The relationship between the adaptive CD4+ T-cell response and human cancer is unclear. The oncofetal antigen 5T4 is expressed in many human carcinomas, including colorectal cancer cells, but has limited expression on normal tissues. We previously identified anti-5T4 CD4+ T cells in a proportion of patients with colorectal cancer, and we extended this study to examine whether the quality or quantity of the T-cell response reflects tumor stage. An overlapping peptide library spanning 5T4 was used as a target to enumerate cognate IFN-γ+ CD4+ T cells [measured as spot-forming cells (SFC)/105 cultured T cells] in peripheral blood–derived lymphocytes following a 14-day in vitro culture period comparing patients preoperatively (n = 27) to healthy controls (n = 17). Robust 5T4-specific T-cell responses were present in 100% of healthy donors. There was a steady loss of T-cell responses with advancing tumors with a significant negative correlation from stage I to III (P = 0.008). The predictability of the decline meant <200 SFC/105 were only found in subjects with stage III colorectal cancer. The mechanism of loss of T-cell response is independent of HLA-DR type or patient age but does correspond to increases in Foxp3+ regulatory T cells (Treg). Using low-dose cyclophosphamide to reduce the proportion of Tregs in vivo resulted in increased anti-5T4 T-cell responses in patients with colorectal cancer. The selective loss of 5T4-specific IFN-γ+ CD4+ T-cell responses implies a link between tumor stage and antitumor Th1 effector function; depleting Tregs can enhance such responses. Cancer Immunol Res; 1(6); 1–10. ©2013 AACR.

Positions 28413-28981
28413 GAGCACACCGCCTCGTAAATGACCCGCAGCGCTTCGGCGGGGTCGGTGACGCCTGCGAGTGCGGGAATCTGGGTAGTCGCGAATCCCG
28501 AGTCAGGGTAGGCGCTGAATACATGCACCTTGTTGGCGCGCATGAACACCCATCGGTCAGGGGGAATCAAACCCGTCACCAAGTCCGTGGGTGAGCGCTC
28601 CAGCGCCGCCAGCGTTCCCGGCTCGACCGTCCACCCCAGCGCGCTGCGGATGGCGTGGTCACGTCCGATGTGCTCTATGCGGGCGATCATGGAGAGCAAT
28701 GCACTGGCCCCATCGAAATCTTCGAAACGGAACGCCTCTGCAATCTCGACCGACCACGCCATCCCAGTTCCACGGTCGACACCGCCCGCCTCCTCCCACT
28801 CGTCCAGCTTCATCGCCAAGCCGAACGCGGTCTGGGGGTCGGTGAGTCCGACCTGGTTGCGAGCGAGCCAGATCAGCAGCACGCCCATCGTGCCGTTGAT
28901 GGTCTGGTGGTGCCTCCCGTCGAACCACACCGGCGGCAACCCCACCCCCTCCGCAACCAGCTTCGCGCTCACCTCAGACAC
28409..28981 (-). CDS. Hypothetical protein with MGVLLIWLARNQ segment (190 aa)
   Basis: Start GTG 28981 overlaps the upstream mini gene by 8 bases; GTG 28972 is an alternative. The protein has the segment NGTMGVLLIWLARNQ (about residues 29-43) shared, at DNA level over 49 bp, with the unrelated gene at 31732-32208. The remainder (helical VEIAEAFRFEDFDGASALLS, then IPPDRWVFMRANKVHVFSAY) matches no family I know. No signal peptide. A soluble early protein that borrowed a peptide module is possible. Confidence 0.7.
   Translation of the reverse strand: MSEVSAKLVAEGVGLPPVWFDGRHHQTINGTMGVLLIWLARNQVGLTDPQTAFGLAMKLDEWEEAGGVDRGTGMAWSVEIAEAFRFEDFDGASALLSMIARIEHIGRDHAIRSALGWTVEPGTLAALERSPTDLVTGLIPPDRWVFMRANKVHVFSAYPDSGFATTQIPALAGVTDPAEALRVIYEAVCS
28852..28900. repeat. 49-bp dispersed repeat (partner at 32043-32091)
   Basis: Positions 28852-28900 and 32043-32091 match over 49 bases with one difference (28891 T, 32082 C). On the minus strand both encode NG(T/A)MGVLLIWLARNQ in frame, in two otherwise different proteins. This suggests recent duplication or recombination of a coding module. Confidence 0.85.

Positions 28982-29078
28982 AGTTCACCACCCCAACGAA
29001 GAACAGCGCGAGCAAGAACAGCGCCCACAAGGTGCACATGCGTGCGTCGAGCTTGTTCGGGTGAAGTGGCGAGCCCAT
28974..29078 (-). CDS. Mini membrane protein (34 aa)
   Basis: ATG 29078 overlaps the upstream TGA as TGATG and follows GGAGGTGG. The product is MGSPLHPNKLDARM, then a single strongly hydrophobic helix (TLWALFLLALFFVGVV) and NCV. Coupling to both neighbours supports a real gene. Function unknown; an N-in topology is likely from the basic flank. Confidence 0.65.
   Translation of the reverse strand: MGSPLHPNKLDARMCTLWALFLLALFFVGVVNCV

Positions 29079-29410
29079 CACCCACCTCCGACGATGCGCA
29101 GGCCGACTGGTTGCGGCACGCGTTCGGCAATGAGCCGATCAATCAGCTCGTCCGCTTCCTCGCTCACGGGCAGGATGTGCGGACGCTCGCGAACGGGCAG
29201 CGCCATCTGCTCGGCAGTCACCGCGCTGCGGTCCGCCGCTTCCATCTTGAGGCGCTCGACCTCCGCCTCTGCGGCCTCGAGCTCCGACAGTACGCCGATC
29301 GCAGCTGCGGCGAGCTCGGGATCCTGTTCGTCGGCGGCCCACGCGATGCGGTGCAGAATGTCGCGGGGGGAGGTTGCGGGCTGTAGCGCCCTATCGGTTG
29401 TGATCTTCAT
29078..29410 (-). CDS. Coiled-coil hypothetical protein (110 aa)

Note: Supplementary data for this article are available at Cancer Immunology Research Online (http://cancerimmunolres.aacrjournals.org/).
- Received April 3, 2013.
- Revision received August 8, 2013.
- Accepted September 9, 2013.
- ©2013 American Association for Cancer Research.